Second, the press has a legitimacy problem. No one elects the White House press corps to be Tribunes of the People. If we don’t approve of their performance, we can’t remove them. A skillful populist can discredit reporters precisely by making this point. Indeed, Bush’s approval ratings rose when reporters began to hammer him on Iraq, presumably because a lot of Americans view the president as more their representative than the networks and major newspapers. Jay Rosen considers this phenomenon in a subtle essay.

Finally, it really doesn’t make much business sense to imagine printing a national newspaper or running a cable news network for the benefit of, 300 powerful policymakers. The news that appears on TV and in print must interest masses of people. This tends to distort any effort to investigate the details and complexities of alleged government misbehavior.

5. Citizens Can Do More than Vote.

People who know me have been waiting for this answer. We don’t just observe policy and render occasional judgments. We can also do “public work.” In relation to Iraq, we can choose to: organize political movements for or against the war; debate and try to develop policy alternatives for our government to adopt; follow the reconstruction effort closely to learn lessons for our own local work in battered American communities; develop relationships with individuals abroad and with immigrants in the US (in order to strengthen America’s “soft power” and make us more responsive); raise money for NGOs like the International Rescue Committee; and even enlist in the US Military.

I like this position best, for philosophical reasons. But we need to be realistic. A lot of these forms of engagement are very hard or cannot reasonably be undertaken by most Americans. For instance, approximately 0.04% of the American population is serving in Iraq. If we increased that number tenfold, we would still only be able to include four tenths of one percent of the American people in direct work “on the ground” in Iraq.

Getting good information about Iraq is difficult, since much of the most important data is classified or inaccessible to Americans.

Also, a lot of movement-building, advocacy, and deliberation work really aims to change other Americans’ opinions. But what’s the point of that, other than to help them cast the correct vote next November (see #1 above)? If voting is a weak form of citizenship, then trying to change other people’s votes is not much better.

As a personal matter, I feel compelled to watch the Iraq situation very closely and to express my views to anyone who wants to hear them. I try to be a responsible observer. I think this is because of #2 (above), a sense of moral association with the US Government. Perhaps my emotional response contains a dose of bad faith or self-indulgence or moral convenience, since I’m far from the suffering and have nothing to do about it. In any case, we need to decide what obligations we have as citizens, in order to decide what role our press should play, in order to assess the performance of the press in the Iraq war.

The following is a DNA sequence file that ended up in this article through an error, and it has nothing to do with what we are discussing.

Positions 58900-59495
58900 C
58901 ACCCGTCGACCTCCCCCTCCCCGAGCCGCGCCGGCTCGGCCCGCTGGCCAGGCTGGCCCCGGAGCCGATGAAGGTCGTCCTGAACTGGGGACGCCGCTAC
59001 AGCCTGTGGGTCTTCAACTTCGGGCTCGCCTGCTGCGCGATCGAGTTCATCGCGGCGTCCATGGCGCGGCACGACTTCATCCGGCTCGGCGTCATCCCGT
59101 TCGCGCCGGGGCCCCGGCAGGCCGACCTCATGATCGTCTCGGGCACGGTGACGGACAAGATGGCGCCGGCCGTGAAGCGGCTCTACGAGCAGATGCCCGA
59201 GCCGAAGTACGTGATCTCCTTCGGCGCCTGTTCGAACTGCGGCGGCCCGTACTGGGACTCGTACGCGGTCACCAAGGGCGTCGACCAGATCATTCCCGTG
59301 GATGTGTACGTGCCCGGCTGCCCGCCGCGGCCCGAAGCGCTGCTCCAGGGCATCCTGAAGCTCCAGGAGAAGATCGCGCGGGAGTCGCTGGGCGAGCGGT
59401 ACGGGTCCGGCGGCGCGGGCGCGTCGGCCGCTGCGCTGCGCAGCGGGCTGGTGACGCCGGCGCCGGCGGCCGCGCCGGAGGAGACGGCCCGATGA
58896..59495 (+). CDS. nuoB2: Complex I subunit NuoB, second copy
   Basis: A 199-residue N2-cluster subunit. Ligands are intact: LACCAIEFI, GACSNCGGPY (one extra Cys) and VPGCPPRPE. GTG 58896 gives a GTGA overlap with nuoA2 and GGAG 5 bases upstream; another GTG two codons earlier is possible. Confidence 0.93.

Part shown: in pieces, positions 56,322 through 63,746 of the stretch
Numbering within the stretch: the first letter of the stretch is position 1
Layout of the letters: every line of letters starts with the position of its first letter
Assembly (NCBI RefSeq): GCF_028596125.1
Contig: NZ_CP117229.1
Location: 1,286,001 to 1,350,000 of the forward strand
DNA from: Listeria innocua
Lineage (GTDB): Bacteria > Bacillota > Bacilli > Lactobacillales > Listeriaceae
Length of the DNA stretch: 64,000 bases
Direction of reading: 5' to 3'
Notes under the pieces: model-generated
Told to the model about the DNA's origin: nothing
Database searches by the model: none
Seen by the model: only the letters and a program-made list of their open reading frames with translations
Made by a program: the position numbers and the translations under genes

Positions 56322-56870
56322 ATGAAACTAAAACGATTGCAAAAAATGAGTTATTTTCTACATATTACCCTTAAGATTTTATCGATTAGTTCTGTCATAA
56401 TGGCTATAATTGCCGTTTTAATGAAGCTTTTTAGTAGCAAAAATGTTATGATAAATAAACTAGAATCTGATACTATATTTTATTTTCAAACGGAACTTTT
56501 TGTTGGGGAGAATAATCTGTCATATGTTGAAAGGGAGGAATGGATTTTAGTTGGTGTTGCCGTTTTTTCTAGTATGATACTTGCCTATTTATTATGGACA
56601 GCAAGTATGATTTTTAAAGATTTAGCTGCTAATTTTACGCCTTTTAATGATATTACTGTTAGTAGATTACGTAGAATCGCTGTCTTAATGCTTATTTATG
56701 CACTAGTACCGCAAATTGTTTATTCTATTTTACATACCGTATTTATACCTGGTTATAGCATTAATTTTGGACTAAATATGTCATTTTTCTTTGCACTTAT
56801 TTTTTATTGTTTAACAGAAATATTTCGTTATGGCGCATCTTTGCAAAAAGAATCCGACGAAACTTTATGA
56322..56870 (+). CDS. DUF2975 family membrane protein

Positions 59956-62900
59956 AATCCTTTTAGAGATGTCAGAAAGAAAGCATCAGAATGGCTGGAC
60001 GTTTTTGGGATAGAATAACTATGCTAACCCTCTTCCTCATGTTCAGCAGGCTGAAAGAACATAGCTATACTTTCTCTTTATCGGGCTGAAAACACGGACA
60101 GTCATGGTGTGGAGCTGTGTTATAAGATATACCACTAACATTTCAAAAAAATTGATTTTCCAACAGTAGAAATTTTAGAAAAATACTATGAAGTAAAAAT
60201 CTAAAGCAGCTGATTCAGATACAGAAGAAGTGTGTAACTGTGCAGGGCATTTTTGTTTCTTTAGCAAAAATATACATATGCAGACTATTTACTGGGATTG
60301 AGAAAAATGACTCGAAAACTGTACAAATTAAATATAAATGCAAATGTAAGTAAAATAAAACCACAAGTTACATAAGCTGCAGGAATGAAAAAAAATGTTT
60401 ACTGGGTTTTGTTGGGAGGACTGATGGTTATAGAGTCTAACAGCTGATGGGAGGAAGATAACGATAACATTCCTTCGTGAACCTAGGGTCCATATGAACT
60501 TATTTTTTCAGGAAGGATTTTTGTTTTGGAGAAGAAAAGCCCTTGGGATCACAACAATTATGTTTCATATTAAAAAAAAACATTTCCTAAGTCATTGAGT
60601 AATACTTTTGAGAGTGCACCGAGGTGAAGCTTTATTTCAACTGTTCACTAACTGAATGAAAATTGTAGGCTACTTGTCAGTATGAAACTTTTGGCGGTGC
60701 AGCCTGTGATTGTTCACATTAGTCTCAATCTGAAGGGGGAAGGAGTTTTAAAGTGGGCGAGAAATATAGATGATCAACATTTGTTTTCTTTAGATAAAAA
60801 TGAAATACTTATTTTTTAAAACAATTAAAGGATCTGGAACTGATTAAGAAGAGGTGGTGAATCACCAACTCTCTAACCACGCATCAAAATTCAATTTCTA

[Two more answers to my original question (“Why should we care about press coverage of Iraq?”), added on May 1:]

6. This war and occupation is a tremendous opportunity for us all to learn about profound and perennial issues.

What better way to examine democracy, power, tyranny, military force, cultural differences, law, civil liberties, Islam, Christianity, economic development, and even human nature than to study the dramatic events taking place in Iraq? We ought to understand these issues, because they arise in our own lives and communities; because they are intrinsically interesting and morally serious; and because the views that we form in response to the Iraq war will not only influence next November’s vote–they will shape every decision we ever make about national politics. If this is true, then we should expect the press to be an excellent educator, providing diverse opinions and useful information relevant to profound and lasting issues. We shouldn’t much care why George W. Bush ordered the invasion, but we should ask what are the necessary conditions for democracy to take root. We should also be interested in such perennial questions as: Should societies use the talents of people who have committed wrongs in the past (e.g., former Baathists in Iraq)? What potential for good and evil do we see in Americans under stress, and how can we strengthen our best instincts as a people? How can a government respond when the popular press is fomenting hatred and violence?

7. The “few-to-many” press is not important; it’s the “many-to-many” dialogue that matters.

All my previous answers focused on the mass media: the broadcast networks and major newspapers. But today there are said to be three million blogs, not to mention countless Listservs and printed newsletters. Most of this communication is not focused on Iraq, but a substantial portion is. There may be one million people who have created public, accessible commentary about the war and related issues. Perhaps we should prize this conversation. It is intrinsically interesting, it may shape broad public opinion, and it’s so international that it may increase cross-cultural understanding. The paid, professional press still has a major role to play, providing most (although not all) of the basic information that feeds into these informal, public debates. But if we care most about the informal discussion, then we should ask whether the professional press is doing a good job in providing raw material. (I would say that it probably is.)

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6 Responses to why do we care about press coverage of Iraq?

  1. PressThink says:

    Of course Ted Koppel Was Making a Political Statement. So What?

    Time for my political statement on Nightline’s toll of the fallen last night.

  2. Jay Rosen says:

    Peter: Thank you for laying this out so well. Your six reasons make a lot of sense. The value of your approach, for me, is captured in this sentence: “we need to decide what obligations we have as citizens, in order to decide what role our press should play, in order to assess the performance of the press in the Iraq war.”

    A few comments and questions.

    Why do do we care about a typology of reasons for citizens paying attention to the news? What can do we with it, if we’re satisifed that it “works?” I would love to know what you have in mind.

    One answer may be: adjust our criticisms of the press, accordingly, as well as our expectations.